To apply to become part of UConn’s Protect our Pack  bystander intervention program, please see the attached application to become a Pack Leader.  Pack Leaders will have the opportunity to learn about a variety of topics including sexual assault, bias and hate crimes, partner violence, hazing, harassment, stalking, depression, as well as alcohol and other drugs. Once trained, Pack Leaders will provide interactive educational programs to their fellow students on these issues. We are not looking for students to be experts on all topics, but to have an understanding of the concerns facing students and a desire to help others realize they can make a difference by stepping in when problems arise.

Once you submit your application you will be contacted to set up an interview. If there are any questions, please contact Jenn Longa. 

Guidance on Early Releases, Delays or Cancellations Due to Inclement Weather

To the University Community:

With the winter storm season approaching, we’d like to refresh your knowledge about UConn operations during inclement weather.

The safety of our students, faculty, and staff is paramount. At the same time, the University has important teaching, research and service missions to carry out, and must maintain effective operations. With all due consideration to safety, the University’s goal is to maintain normal operations to the greatest extent possible.

We therefore make decisions about cancelling classes or curbing business operations very carefully, with full consideration of all available information about weather predictions and road conditions.

We encourage you to read UConn’s Emergency Closing Policy for details about how these decisions are made, expectations of employees, and other information.

The following guidance applies to all UConn locations except UConn Health.

How you’ll know the status of the University during inclement weather:

  • In the rare cases when we determine it is necessary to cancel or delay classes or to close business operations at the University, the community will be notified as quickly as possible.
  • When storms occur overnight, we aim to make this notification by 5 a.m. Sometimes conditions change rapidly, however, and we may need to adjust decisions about class schedules and business operations on short notice.
  • UConn’s Alert webpage (http://alert.uconn.edu) is the definitive source of information about the University’s operating status and should be your primary source.
  • UConn community members at all locations, excluding UConn Health, are encouraged to also check the University’s 24-hour emergency closing information number: 860-486-3768.
  • Although the University makes every effort to notify the news media about operating changes at UConn’s campuses, we cannot guarantee that details provided by news outlets represent the most current or complete information.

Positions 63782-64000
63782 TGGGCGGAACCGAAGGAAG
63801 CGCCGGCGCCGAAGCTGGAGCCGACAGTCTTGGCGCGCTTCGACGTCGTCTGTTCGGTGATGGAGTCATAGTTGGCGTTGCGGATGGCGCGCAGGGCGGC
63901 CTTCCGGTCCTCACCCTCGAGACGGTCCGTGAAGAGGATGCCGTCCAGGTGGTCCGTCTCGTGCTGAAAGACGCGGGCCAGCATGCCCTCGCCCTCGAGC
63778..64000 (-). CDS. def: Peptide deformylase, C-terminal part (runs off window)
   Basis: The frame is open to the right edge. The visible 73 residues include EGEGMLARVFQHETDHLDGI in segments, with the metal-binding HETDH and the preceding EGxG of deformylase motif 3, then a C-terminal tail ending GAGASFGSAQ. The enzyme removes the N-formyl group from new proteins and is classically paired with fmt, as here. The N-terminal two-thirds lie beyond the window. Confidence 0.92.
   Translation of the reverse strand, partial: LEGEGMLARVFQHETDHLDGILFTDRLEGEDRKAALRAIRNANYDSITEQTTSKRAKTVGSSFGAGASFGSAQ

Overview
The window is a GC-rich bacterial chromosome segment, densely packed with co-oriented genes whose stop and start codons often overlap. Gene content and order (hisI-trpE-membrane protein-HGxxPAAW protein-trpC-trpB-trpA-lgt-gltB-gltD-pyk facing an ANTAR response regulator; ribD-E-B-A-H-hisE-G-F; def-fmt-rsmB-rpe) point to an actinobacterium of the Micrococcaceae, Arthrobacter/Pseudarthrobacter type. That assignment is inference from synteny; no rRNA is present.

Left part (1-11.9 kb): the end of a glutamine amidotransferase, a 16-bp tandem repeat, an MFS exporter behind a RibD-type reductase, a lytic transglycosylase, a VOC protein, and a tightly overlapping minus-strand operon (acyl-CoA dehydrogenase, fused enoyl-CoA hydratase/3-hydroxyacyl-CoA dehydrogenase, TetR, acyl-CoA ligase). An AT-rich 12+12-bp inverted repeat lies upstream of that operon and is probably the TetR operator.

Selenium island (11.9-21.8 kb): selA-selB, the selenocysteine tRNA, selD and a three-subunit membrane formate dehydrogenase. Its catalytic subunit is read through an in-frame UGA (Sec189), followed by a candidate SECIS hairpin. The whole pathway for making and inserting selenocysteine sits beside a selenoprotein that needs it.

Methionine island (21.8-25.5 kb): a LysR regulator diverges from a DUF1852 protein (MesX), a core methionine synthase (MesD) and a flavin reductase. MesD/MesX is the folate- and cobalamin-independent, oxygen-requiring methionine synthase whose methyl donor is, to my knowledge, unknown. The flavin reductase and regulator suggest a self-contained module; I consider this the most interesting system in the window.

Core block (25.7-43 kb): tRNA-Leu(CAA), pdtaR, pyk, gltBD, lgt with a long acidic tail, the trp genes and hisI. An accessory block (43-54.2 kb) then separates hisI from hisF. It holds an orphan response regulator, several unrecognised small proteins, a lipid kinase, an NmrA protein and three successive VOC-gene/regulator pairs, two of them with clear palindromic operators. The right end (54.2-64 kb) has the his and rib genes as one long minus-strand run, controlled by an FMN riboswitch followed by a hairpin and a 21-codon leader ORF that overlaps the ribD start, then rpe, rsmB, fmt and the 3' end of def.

What closes, what stays open:

  • UConn acts accordingly if the governor closes state agencies, releases state employees from work, or restricts road travel due to weather conditions.
  • Certain operations must continue even in severe weather, including public safety, residential and dining services, health services, animal care, facility maintenance, and other critical services.
  • Decisions about whether to continue or cancel particular services, such as transportation, are made on a case-by-case basis depending on existing conditions and needs.
  • The Jorgensen Center for the Performing Arts, UConn Athletics, and other units that sponsor events and activities decide independently whether to continue or cancel their events, and you should contact them directly with questions.

Who reports to campus, and when:

  • Emergency Support Services/Essential Staff are expected to remain at or report to work as directed. Supervisors must make themselves aware of and follow the applicable policies and procedures for their units. Guidance in the University’s emergency closing policy will be particularly helpful in understanding these expectations.
  • If the University has not announced a delay or cancellation of classes, faculty are expected to hold classes as scheduled.
  • In exceptional circumstances when a faculty member determines he or she is unable to travel safely to campus, the faculty member must notify his or her dean and department head, and must also notify all students in the class. Faculty must not, however, cancel class prior to the University’s decision about whether the University will alter its normal schedule.
  • Faculty may elect to hold classes virtually using online methods at any time.
  • Faculty should respect the decisions of commuting students who decide not to travel to campus, or to leave class early in order to get home safely, and provide options for them to make up missed work.
  • Students should contact their professors as soon as possible if they must miss a class or other activity due to weather conditions.

Keep safety first when traveling:

  • Always consider your safety first. Weather and road conditions may vary considerably across the state, so all members of the University community must evaluate the circumstances they face, plan extra time for their commute if necessary, and take other common sense measures.
  • Even when the University remains open for business, individuals may appropriately decide not to come to campus or to leave campus early.
  • In these situations, employees may use a vacation day, personal time, or other accrued time without advance approval, but they must notify their supervisors that they are doing so.

The University continues to emphasize the paramount importance of safety. Faculty, staff, and students should evaluate their own circumstances carefully, exercise appropriate judgment, and take responsibility for their safety when making decisions during inclement weather.

We wish you a productive semester.

Sincerely,

Mun Y. Choi

Provost and Executive Vice President

 

Scott A. Jordan

Executive Vice President for Administration and CFO